By Donald Boudreaux
Here’s an open letter to Cafe Hayek commenter Thomas Hutcheson:
Dear Mr. Hutcheson:
Commenting on a post of mine at Cafe Hayek, you say that those of us who argue that the minimum wage destroys some jobs miss the point. The real point, you insist, is “the amount of harm to low income workers compared to the benefits going to other low-income workers.”
You do raise an issue separate from the one that I normally discuss, but the one that I normally discuss remains hotly disputed. Support for the minimum wage would likely decline significantly if the public understood that raising the minimum wage prices some of the poorest workers out of the labor market. (How many pro-minimum-wage politicians today have you heard admit the likelihood, or even the possibility, that raising the minimum wage will destroy some jobs? They never do. They either do not mention the issue or they stoutly deny that any such job destruction occurs.) It’s true that one can still support the minimum wage even if one understands that it destroys jobs. But one must understand this downside in order to weigh properly the merits of any potential upsides. Yet the fact remains that most politicians and pundits, and even many professional economists, still contend that there are no downsides of the minimum wage for workers.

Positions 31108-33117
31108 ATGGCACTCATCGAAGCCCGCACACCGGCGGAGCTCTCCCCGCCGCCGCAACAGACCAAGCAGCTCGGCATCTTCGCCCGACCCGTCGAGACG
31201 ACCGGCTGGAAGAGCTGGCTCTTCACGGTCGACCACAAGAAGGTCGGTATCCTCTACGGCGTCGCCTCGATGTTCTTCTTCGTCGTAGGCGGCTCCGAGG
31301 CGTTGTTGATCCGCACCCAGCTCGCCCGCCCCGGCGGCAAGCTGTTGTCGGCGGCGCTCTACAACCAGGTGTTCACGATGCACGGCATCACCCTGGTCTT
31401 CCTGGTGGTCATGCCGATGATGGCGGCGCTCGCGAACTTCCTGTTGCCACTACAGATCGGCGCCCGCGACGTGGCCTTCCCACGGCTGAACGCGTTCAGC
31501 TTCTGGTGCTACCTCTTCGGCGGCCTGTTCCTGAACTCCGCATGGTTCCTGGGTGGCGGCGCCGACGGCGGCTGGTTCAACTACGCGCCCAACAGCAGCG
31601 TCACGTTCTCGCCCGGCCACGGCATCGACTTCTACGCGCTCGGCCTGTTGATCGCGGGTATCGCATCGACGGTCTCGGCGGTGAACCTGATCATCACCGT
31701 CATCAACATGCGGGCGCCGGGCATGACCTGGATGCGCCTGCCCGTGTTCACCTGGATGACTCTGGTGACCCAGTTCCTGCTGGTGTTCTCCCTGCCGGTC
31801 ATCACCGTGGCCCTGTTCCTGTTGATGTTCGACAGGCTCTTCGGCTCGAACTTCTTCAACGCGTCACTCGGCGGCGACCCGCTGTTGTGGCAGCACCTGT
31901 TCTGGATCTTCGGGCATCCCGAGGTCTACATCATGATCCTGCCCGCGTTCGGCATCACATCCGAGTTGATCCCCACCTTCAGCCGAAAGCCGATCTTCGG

Now to your point. Suppose that Donald Trump were to propose legislation outlawing the employment of any and all Hispanics. Do you think that, before we are justified in opposing such legislation, we must first gather data to see what its result would be on the distribution of income among minority workers? If econometric studies find evidence that such legislation would raise the aggregate income of blacks by more than the resulting fall in the aggregate income of Hispanics, would this legislation pass a proper cost-benefit test and, hence, be legislation that ‘the facts’ show to be justified?
I trust that you’d oppose such legislation regardless of the resulting amount of measured harm to some minority workers compared to the measured benefits going to other minority workers. For the very same reason, I oppose minimum-wage legislation regardless of its measured effects on the distribution of income among workers. I oppose it because it is unethical (and, for reasons apart from income distribution, also economically harmful to society) for government to strip some people of economic opportunity in order to artificially enhance the opportunities available to other people.
Donald J. Boudreaux
Professor of Economics
Martha and Nelson Getchell Chair for the Study of Free Market Capitalism at the Mercatus Center
George Mason University
Fairfax, VA 22030
In short, the most relevant, and least subjective, empirical fact (as I see it) – which also has ethical content – is that minimum-wage legislation almost certainly inflicts harm on some individuals. (And contrary to some suppositions, no conceivable empirical data can alone determine whether this harm is objectively outweighed or not by some corresponding benefits. Ethical judgments are simply unavoidable.)
The above originally appeared at Cafe Hayek.